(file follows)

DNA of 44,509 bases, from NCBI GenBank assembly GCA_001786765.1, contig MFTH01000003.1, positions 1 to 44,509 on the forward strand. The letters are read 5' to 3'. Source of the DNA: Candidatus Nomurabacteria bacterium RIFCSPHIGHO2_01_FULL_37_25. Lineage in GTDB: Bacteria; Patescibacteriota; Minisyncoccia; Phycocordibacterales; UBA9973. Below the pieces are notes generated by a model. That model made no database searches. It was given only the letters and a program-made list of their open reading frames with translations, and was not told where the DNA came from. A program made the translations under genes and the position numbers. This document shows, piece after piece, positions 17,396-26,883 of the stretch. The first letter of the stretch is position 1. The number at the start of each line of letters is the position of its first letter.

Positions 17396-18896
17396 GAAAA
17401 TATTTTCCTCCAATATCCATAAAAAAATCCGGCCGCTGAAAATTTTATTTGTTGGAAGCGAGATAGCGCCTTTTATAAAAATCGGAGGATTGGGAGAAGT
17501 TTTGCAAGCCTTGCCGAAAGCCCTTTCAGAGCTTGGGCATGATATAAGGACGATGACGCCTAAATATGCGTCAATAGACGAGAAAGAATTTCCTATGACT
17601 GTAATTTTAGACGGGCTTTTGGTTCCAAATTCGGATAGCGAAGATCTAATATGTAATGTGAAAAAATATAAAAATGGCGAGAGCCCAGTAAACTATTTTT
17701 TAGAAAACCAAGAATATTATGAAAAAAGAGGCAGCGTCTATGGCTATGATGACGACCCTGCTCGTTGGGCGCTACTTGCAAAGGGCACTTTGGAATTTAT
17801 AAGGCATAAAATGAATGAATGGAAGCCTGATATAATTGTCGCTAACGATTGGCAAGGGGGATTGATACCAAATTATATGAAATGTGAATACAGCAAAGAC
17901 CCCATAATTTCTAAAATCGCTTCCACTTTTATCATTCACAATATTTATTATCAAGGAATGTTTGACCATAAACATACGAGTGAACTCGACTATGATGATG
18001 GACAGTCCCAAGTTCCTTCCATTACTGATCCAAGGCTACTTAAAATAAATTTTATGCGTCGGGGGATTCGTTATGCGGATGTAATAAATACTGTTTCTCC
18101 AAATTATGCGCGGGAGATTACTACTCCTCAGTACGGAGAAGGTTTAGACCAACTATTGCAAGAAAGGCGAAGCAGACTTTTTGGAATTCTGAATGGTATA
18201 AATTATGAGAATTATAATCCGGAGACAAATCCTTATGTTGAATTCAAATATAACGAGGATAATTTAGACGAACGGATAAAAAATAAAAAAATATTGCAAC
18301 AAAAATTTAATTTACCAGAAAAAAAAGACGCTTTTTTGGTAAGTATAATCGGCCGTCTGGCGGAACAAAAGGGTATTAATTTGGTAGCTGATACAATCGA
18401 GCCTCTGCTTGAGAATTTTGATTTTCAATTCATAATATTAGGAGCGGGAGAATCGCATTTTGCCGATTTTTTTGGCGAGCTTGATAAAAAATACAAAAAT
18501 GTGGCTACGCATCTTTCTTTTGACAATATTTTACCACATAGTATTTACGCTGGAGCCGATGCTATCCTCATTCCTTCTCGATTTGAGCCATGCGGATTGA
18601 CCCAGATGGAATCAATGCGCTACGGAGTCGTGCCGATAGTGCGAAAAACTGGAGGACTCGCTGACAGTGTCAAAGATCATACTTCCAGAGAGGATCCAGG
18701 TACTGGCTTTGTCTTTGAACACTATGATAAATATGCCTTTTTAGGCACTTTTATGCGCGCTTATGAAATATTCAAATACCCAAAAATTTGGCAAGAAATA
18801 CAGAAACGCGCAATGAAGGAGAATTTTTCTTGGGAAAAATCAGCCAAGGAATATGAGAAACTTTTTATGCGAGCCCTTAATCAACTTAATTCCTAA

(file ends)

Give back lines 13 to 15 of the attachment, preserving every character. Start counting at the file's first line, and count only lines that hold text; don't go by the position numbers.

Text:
18301 AAAAATTTAATTTACCAGAAAAAAAAGACGCTTTTTTGGTAAGTATAATCGGCCGTCTGGCGGAACAAAAGGGTATTAATTTGGTAGCTGATACAATCGA
18401 GCCTCTGCTTGAGAATTTTGATTTTCAATTCATAATATTAGGAGCGGGAGAATCGCATTTTGCCGATTTTTTTGGCGAGCTTGATAAAAAATACAAAAAT
18501 GTGGCTACGCATCTTTCTTTTGACAATATTTTACCACATAGTATTTACGCTGGAGCCGATGCTATCCTCATTCCTTCTCGATTTGAGCCATGCGGATTGA